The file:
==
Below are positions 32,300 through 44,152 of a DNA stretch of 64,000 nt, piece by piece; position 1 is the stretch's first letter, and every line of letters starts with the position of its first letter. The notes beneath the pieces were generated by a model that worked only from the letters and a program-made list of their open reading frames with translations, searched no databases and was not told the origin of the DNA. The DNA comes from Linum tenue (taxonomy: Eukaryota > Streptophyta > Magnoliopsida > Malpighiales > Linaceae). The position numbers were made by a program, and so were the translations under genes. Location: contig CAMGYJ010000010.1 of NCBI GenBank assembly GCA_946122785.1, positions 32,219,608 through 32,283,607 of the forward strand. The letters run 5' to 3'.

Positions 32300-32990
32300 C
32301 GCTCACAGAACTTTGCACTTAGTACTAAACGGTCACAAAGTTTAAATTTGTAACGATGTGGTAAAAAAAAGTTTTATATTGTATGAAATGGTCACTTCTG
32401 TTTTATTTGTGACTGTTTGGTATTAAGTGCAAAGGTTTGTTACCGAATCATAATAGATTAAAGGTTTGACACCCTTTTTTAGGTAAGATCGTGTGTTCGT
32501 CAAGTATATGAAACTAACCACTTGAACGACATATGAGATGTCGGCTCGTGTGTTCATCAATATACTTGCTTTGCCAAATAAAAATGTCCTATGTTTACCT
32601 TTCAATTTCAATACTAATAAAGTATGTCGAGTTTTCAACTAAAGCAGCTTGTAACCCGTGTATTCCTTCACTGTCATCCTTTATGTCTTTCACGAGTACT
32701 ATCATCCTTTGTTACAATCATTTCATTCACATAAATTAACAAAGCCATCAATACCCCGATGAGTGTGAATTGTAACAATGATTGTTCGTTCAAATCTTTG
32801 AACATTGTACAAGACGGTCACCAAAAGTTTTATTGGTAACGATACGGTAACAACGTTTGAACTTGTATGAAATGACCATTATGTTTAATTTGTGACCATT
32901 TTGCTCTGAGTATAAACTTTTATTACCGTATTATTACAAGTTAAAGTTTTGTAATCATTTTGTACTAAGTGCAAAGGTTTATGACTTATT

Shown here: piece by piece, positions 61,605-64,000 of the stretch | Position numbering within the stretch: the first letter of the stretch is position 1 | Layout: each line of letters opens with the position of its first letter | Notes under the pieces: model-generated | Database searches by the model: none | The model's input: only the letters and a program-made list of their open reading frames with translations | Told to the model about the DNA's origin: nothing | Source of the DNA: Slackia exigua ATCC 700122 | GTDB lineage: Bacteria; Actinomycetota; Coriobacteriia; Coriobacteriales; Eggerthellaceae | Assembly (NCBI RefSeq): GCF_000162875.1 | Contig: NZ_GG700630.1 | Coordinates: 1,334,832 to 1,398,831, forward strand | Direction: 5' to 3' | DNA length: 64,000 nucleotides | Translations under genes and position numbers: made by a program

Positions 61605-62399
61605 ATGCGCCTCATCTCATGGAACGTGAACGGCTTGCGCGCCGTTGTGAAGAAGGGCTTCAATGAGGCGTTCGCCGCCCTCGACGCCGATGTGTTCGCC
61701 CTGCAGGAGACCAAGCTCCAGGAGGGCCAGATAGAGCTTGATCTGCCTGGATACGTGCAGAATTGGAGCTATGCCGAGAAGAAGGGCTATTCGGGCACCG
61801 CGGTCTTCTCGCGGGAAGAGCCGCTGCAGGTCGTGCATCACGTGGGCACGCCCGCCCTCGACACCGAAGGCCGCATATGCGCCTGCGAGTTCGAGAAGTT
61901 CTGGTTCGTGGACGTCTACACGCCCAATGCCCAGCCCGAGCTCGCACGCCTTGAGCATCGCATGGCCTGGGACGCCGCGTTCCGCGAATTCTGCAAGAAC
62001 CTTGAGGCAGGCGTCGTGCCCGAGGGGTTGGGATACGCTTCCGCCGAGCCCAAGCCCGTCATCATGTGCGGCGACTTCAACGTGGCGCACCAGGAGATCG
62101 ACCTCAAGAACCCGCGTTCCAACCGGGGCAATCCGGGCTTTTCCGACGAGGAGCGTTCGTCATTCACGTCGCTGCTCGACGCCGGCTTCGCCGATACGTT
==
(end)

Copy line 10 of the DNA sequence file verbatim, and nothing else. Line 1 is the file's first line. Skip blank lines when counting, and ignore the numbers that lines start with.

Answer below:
32901 TTGCTCTGAGTATAAACTTTTATTACCGTATTATTACAAGTTAAAGTTTTGTAATCATTTTGTACTAAGTGCAAAGGTTTATGACTTATT